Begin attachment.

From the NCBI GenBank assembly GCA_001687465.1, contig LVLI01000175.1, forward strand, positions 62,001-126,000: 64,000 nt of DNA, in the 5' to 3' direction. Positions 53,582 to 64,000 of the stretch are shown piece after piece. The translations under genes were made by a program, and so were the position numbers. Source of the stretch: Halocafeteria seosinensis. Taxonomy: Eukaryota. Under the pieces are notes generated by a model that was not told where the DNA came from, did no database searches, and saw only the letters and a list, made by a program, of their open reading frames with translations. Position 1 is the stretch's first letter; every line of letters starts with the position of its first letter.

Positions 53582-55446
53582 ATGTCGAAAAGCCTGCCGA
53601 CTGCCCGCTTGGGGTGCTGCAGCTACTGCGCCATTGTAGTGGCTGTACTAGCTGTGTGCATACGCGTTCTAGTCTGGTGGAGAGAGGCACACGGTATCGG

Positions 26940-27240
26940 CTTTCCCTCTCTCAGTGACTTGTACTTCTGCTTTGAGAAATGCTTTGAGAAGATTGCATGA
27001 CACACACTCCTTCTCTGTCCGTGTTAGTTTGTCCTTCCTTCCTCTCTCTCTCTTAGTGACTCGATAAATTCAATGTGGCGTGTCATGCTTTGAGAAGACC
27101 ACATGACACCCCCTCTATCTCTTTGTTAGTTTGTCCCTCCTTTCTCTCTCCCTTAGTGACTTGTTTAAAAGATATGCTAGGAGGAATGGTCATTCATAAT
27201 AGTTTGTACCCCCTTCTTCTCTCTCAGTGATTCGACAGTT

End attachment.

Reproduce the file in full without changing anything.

From the NCBI GenBank assembly GCA_001687465.1, contig LVLI01000175.1, forward strand, positions 62,001-126,000: 64,000 nt of DNA, in the 5' to 3' direction. Positions 53,582 to 64,000 of the stretch are shown piece after piece. The translations under genes were made by a program, and so were the position numbers. Source of the stretch: Halocafeteria seosinensis. Taxonomy: Eukaryota. Under the pieces are notes generated by a model that was not told where the DNA came from, did no database searches, and saw only the letters and a list, made by a program, of their open reading frames with translations. Position 1 is the stretch's first letter; every line of letters starts with the position of its first letter.

Positions 53582-55446
53582 ATGTCGAAAAGCCTGCCGA
53601 CTGCCCGCTTGGGGTGCTGCAGCTACTGCGCCATTGTAGTGGCTGTACTAGCTGTGTGCATACGCGTTCTAGTCTGGTGGAGAGAGGCACACGGTATCGG

Positions 26940-27240
26940 CTTTCCCTCTCTCAGTGACTTGTACTTCTGCTTTGAGAAATGCTTTGAGAAGATTGCATGA
27001 CACACACTCCTTCTCTGTCCGTGTTAGTTTGTCCTTCCTTCCTCTCTCTCTCTTAGTGACTCGATAAATTCAATGTGGCGTGTCATGCTTTGAGAAGACC
27101 ACATGACACCCCCTCTATCTCTTTGTTAGTTTGTCCCTCCTTTCTCTCTCCCTTAGTGACTTGTTTAAAAGATATGCTAGGAGGAATGGTCATTCATAAT
27201 AGTTTGTACCCCCTTCTTCTCTCTCAGTGATTCGACAGTT